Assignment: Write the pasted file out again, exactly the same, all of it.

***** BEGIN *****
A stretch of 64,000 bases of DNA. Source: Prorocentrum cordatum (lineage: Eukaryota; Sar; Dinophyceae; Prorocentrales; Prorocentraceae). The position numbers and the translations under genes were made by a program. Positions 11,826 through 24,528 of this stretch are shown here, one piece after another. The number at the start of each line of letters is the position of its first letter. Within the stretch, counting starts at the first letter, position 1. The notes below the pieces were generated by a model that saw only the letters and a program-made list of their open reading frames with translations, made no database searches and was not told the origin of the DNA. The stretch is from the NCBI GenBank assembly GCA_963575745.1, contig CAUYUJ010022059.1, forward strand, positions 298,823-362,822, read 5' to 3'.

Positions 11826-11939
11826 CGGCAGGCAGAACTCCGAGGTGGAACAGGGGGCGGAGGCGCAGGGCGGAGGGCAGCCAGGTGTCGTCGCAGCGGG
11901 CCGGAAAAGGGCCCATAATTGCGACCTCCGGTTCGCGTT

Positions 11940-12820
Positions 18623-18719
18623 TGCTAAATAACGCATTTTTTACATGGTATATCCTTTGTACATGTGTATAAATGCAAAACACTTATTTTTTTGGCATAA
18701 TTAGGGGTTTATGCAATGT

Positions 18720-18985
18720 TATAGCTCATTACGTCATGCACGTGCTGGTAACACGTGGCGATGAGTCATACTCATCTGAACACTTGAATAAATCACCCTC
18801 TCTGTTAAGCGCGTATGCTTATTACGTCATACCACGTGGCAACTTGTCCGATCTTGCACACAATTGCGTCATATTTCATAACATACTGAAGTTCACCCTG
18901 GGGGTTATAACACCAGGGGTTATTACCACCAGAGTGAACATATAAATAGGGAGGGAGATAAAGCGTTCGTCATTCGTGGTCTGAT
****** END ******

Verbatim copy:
A stretch of 64,000 bases of DNA. Source: Prorocentrum cordatum (lineage: Eukaryota; Sar; Dinophyceae; Prorocentrales; Prorocentraceae). The position numbers and the translations under genes were made by a program. Positions 11,826 through 24,528 of this stretch are shown here, one piece after another. The number at the start of each line of letters is the position of its first letter. Within the stretch, counting starts at the first letter, position 1. The notes below the pieces were generated by a model that saw only the letters and a program-made list of their open reading frames with translations, made no database searches and was not told the origin of the DNA. The stretch is from the NCBI GenBank assembly GCA_963575745.1, contig CAUYUJ010022059.1, forward strand, positions 298,823-362,822, read 5' to 3'.

Positions 11826-11939
11826 CGGCAGGCAGAACTCCGAGGTGGAACAGGGGGCGGAGGCGCAGGGCGGAGGGCAGCCAGGTGTCGTCGCAGCGGG
11901 CCGGAAAAGGGCCCATAATTGCGACCTCCGGTTCGCGTT

Positions 11940-12820
Positions 18623-18719
18623 TGCTAAATAACGCATTTTTTACATGGTATATCCTTTGTACATGTGTATAAATGCAAAACACTTATTTTTTTGGCATAA
18701 TTAGGGGTTTATGCAATGT

Positions 18720-18985
18720 TATAGCTCATTACGTCATGCACGTGCTGGTAACACGTGGCGATGAGTCATACTCATCTGAACACTTGAATAAATCACCCTC
18801 TCTGTTAAGCGCGTATGCTTATTACGTCATACCACGTGGCAACTTGTCCGATCTTGCACACAATTGCGTCATATTTCATAACATACTGAAGTTCACCCTG
18901 GGGGTTATAACACCAGGGGTTATTACCACCAGAGTGAACATATAAATAGGGAGGGAGATAAAGCGTTCGTCATTCGTGGTCTGAT